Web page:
I dabbled in writing, mostly letters to girls and personal journal writings. I found that Luis J. Rodriguez and Richard Wright also wrote poetry.....WHAT? 

Many years would pass and my love for literature would have its break ups and make ups 
until around 2004 or so...Even though I knew Luis was alive I thought all the poets were dead. I mean literally, poetry was not something people did. Well they did, and still do. I have been blessed to meet so many wordsmiths that have inspired me and my writings along with muses and those long gone. 

I read poetry.
I try to read lots of it.
I never really indulged in the words of Maya. But I damn well knew her importance and poetic sainthood in this world. I found "phenomenal woman" at a book store and brought it home not too long ago and thought, "that's beautiful."

Today I've read testimonies of those that met her and knowing I never will, sucks. 

Poetry hurts today.

Rest in Peace Maya Angelou
April 4, 1928 - May 28, 2014







Thursday, May 15, 2014

El Zarape Press presents Insomnia, a collection of new poetry by Edward Vidaurre.


In his second collection of poetry, Edward Vidaurre offers new poems focusing on--and inspired by--bouts of insomnia, and the vivid dream-like imagery that a lack of sleep creates. With an introduction by award-winning Katherine Hoerth.

"Pick up this book on those weird and wonderful nights when it’s 2:07 a.m. and the waning echoes of yesterday’s shattered dreams and sprightly nightmares reverberate madly against the thickly transparent rays of the moon. In this collection of poems, Edward Vidaurre captures the lingering accusations and celebrations of the night that mingle with the fresh affirmations of the morning through poems filled at times with umbrage and desperation and at others with the sort of devilish charm that has come to define his candid wit. Like a bad dream that won’t go away or a good dream that just makes one’s day Vidaurre’s new collection, Insomnia, rouses us with a twitch and spilt coffee jerk and lulls us with knowing nods to those moments of clarity and opaqueness, of sweetness and acrimony, of haunting realism that can’t help but keep us awake for just one more poem."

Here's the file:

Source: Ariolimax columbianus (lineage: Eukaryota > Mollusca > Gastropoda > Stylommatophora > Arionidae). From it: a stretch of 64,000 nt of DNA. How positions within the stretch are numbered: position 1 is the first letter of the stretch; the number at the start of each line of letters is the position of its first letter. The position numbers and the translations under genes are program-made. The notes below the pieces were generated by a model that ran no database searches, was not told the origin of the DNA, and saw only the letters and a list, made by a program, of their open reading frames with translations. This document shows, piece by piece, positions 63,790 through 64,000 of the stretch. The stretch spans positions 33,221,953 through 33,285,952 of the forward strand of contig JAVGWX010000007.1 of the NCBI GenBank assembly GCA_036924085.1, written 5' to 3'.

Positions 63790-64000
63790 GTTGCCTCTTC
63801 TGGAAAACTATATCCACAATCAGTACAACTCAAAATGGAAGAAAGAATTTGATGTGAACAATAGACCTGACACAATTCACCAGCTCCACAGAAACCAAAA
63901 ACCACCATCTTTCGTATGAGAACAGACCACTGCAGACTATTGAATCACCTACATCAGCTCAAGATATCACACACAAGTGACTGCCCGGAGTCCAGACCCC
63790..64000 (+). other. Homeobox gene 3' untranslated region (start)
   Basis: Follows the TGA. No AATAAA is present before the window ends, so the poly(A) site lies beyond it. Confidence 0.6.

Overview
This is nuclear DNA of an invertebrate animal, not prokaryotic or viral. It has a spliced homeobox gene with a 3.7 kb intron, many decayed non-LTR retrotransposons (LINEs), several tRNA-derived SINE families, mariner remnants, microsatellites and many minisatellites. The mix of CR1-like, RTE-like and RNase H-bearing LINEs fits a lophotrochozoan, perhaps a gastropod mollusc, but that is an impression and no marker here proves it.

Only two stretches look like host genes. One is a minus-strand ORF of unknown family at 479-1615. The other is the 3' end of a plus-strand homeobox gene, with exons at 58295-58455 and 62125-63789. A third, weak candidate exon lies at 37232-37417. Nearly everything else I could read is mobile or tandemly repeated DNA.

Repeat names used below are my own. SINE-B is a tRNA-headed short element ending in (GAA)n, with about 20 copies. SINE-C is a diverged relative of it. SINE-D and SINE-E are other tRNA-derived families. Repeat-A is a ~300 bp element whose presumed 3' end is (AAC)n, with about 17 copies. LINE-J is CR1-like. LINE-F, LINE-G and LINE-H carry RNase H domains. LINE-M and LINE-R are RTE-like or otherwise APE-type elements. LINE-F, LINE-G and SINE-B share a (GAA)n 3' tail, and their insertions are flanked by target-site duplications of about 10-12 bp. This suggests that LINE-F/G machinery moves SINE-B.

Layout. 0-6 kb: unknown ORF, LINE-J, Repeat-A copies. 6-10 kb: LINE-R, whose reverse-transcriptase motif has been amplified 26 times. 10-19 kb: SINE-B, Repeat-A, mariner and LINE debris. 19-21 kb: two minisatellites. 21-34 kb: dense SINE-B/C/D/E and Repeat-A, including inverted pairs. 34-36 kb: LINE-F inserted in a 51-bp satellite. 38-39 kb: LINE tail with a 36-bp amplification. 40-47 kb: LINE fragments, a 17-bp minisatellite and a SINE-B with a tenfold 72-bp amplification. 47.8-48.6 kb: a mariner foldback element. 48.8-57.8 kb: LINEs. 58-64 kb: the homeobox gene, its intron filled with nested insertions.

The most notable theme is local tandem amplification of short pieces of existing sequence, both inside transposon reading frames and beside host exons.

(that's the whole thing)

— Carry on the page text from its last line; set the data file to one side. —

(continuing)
Daniel García Ordaz, author of You Know What I’m Sayin’?

Available now through Amazon.com

Book Review: Sueño by Lorna Dee Cervantes

Review: Sueño
Author: Lorna Dee Cervantes
pages: 132 pages

Spending some time with Lorna Dee Cervantes in my truck. She's tossing pecan shells out the window as I turn the pages of her dreams. It's 65 degrees with a wind that blows through our conversation as she braids her hair showing me her heart-shaped scars that tell of wet feet and a milk that does not lie.

I can carry this great Chicana with me wherever I go. Opening up the pages to Sueño, her fifth major collection of poems-I savored each poem and read each one over again. In "Fear of Death" I found myself gasping for Marta, "Martha had a fear of death, she wouldn't sleep for the child still caught in her throat..." Sueño does that! The words jumped out at me and gave me fortaleza as a poet, just as Langston Hughes and Juan Felipe Herrera have.

Lorna held nothing back. She peeled the skin off of mother earth inside out, wrote about it, stitched it back together and still has enough poetic prowess to continue the mastery of language. Brain food made with tortillas de maíz, the slap I felt in Language from her grandmother and her true Leo self shells out a powerful poem with Hips Hitting The Floor.

The ode to her love in Intergrity shows her wisdom and heart as a poet and lover, "I love the way we fit together as if I were your seed." There was never a time after reading this book, whether in spurts or long coffee shop visits, that I did not put it down and smile. Cervantes weaves the Native back into us with her selflessness, wisdom and energy.

Learn how good sleep sounds, Dulces Sueños!


-Edward Vidaurre

*Published on La Tolteca Zine Spring 2014 issue

La Tolteca ‘Zine, Spring Solstice 2014 ¡Sí se puede!

A literary arts magazine that promotes the advancement of a world without borders and censorship. Theme: The Politics of Water. Sonnet Contest Winners, and Workshopistas’ Palette.